An international team of historians and anthropologists, including two Indiana University-Purdue University Indianapolis professors, will spend the next three years hunting down the origins of HIV/AIDS.
The National Endowment for the Humanities has awarded a $290,000, three-year grant to IUPUI for the project titled “An International Collaboration on the Political, Social, and Cultural History of the Emergence of HIV/AIDS.”
Under the leadership of IUPUI professor William H. Schneider, six humanities scholars assisted by three medical research consultants will study evidence supporting the most frequently offered explanations for the emergence of the global AIDS pandemic.
“It is a clear and a worthwhile goal: figuring out the origin of AIDS,” said Schneider, a historian of medicine who teaches in the history department and directs the medical humanities and health studies program, both part of the IU School of Liberal Arts at IUPUI. “The emergence of new diseases, such as avian flu and swine flu, is one of the most important health concerns in recent decades.”
The new study could prove invaluable to those working in global health by providing information about how other new diseases emerge, the principal investigator said.
“It can offer a model for medical science and public health researchers who recognize that their studies need to account for the larger historical, political, economic, social and cultural relations and processes that shape disease emergence.”
Three prominent HIV/AIDS researchers — virologists Preston Marx and François Simon and epidemiologist Ernest Drucker — will serve as medical research consultants. The collaboration began 10 years ago and was recently assisted by the IUPUI Office of Vice Chancellor for Research, which provided $15,000 in seed money for the project.
Scientists widely agree that immune viruses have existed in the African simian population — chimps and monkeys — for tens of thousands of years. Some of these evolved and adapted into viruses that were devastating to the human population less than 100 years ago.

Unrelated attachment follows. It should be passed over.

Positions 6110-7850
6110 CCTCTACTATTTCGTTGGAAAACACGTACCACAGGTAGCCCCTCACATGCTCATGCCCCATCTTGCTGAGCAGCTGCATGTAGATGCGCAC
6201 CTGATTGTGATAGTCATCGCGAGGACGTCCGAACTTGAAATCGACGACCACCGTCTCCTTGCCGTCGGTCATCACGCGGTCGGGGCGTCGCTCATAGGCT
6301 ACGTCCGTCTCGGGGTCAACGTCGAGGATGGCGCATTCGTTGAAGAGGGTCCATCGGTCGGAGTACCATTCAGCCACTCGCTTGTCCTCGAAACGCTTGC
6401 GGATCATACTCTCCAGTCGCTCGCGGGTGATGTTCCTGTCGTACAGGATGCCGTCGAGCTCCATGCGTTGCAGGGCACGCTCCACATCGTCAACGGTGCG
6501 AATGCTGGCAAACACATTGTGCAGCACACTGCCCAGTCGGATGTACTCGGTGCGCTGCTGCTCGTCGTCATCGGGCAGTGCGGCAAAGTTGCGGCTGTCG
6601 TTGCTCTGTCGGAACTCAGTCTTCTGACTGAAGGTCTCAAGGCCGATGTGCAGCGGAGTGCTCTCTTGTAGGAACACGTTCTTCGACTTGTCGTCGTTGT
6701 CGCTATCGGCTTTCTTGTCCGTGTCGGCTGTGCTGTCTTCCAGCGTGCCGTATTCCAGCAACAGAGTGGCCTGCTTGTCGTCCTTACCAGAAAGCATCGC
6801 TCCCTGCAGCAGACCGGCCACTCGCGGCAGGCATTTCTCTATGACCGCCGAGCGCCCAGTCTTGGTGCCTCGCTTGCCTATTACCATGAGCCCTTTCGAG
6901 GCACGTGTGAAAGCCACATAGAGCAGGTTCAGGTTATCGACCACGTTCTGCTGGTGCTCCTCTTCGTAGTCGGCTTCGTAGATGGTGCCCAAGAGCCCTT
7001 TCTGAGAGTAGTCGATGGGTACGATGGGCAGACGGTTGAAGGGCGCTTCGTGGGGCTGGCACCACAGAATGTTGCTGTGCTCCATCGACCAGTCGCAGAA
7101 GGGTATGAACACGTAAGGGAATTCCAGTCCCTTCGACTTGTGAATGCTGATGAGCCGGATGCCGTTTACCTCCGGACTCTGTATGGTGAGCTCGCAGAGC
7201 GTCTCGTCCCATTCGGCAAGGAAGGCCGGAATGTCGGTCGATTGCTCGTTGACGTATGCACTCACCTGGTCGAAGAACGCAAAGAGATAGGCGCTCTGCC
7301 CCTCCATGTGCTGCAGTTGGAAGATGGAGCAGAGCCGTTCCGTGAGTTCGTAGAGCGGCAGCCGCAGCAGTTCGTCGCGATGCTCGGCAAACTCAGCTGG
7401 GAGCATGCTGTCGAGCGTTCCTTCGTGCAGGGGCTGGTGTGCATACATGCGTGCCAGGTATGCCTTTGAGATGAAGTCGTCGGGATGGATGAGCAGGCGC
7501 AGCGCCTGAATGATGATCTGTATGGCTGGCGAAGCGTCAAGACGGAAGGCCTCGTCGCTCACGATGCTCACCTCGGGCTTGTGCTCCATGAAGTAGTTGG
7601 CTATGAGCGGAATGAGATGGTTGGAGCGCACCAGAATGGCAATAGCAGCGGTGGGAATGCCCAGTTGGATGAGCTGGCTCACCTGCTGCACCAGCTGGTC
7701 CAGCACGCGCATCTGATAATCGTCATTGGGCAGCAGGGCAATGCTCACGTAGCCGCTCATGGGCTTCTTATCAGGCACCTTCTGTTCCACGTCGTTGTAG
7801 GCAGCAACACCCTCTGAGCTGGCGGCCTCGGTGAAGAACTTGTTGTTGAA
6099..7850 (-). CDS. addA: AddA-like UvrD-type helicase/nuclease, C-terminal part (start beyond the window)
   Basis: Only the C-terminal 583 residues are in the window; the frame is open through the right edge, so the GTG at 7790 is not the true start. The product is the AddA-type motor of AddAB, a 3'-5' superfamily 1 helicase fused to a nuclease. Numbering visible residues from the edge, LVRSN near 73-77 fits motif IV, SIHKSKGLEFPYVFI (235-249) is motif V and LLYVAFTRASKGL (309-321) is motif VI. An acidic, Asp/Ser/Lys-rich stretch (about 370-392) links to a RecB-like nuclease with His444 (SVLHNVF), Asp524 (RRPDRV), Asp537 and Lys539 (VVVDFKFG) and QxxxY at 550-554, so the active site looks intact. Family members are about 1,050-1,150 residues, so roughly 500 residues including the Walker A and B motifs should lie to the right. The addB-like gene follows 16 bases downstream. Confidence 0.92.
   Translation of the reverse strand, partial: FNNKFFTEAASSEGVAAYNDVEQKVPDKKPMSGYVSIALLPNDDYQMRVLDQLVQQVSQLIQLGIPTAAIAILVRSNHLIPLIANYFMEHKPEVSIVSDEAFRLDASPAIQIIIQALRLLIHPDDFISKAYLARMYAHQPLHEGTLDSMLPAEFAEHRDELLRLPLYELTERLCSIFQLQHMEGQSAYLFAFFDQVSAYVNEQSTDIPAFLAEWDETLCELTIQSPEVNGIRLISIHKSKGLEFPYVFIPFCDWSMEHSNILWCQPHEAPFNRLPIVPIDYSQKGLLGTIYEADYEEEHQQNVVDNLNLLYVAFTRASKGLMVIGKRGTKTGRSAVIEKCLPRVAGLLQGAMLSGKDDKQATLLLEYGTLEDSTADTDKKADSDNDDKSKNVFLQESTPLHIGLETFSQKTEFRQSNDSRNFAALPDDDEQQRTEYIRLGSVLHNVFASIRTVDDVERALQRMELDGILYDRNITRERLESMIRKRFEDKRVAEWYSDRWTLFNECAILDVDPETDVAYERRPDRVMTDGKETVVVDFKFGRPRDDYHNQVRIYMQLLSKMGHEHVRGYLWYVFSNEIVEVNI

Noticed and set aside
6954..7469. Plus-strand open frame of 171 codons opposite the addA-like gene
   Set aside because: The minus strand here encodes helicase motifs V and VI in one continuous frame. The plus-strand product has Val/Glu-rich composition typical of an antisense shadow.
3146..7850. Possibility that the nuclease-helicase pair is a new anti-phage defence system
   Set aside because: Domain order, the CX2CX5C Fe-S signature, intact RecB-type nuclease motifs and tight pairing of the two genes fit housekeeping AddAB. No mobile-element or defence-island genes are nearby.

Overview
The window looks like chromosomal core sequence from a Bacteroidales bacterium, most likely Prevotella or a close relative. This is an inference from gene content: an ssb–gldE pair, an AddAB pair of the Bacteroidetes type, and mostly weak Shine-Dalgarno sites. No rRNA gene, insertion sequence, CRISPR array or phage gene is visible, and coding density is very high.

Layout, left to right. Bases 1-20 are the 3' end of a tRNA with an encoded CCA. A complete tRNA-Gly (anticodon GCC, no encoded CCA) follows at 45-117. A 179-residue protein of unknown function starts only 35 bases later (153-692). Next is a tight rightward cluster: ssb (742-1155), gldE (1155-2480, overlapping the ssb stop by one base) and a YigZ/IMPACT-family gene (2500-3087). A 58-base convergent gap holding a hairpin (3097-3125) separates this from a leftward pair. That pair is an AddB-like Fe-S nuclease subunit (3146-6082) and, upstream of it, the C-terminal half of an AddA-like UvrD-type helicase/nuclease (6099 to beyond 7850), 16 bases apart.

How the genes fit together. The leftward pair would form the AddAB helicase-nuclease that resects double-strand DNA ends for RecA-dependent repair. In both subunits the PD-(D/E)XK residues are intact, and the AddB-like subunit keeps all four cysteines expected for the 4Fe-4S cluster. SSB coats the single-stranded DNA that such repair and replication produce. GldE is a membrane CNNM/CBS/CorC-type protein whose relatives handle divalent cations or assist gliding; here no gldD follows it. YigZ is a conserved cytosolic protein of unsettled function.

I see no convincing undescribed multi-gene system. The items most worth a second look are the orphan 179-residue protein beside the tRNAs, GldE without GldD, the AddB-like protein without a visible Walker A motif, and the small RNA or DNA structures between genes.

Through DNA sequencing, scientists have identified a dozen human immunodeficiency virus strains, two of which, HIV-1 and HIV-2, are responsible for the current AIDS pandemic among humans.
Because there were several adaptations, most scientists agree that the transfer was not a random incident, and they point to colonial rule of Africa as the circumstance permitting the adaptations.
The question is how and why?
Until now, explanations have focused on finding a “smoking gun,” i.e., the first case of human immunodeficiency virus. But that scholarship has lacked a critical humanities approach to the wide array of available field and archival resources.
Schneider’s team will address those shortcomings.
“This project is meant to place the medical, public health and biological dimensions of the origin of (HIV/AIDS) in its historical context in sub-Saharan Africa — bringing attention for the first time to the details of the specific social and cultural consequences of the introduction of (Western) medicine which was followed in short order by the appearance of the HIV epidemic,” Drucker said.
The research team will focus on the three most feasible explanations: changes in great ape and monkey hunting; social transformations during colonial rule including urbanization, prostitution and human mobility; and new medical interventions, specifically injection campaigns and blood transfusions, that facilitated transfer of viruses.
Schneider, an expert in the history of blood transfusions in Africa, along with Guillaume Lachenal of the University of Paris, will study the role of blood transfusions and vaccination campaigns, health interventions unheard of in Africa before colonial rule.
IUPUI professor Ch. Didier Gondola, chairman of the history department, is also a member of the research team. He is an authority on the history of Brazzaville and Kinshasa, the two neighboring African cities considered to be the place where the HIV-1 epidemic began, which is responsible for 85 percent of today’s AIDS cases. Gondola will investigate the impact of equatorial African urbanization, migration and gender on the emergence of AIDS.
The team will conduct field research and consult several archives and colonial and medical service records in Africa and Europe. Beginning with an IUPUI meeting in February 2014, the scholars will meet periodically to review the research, which will conclude with the publication of a book in 2016.
The HIV/AIDS project was one of four Indiana awards among the 173 NEH grants announced in July for a total of $33 million.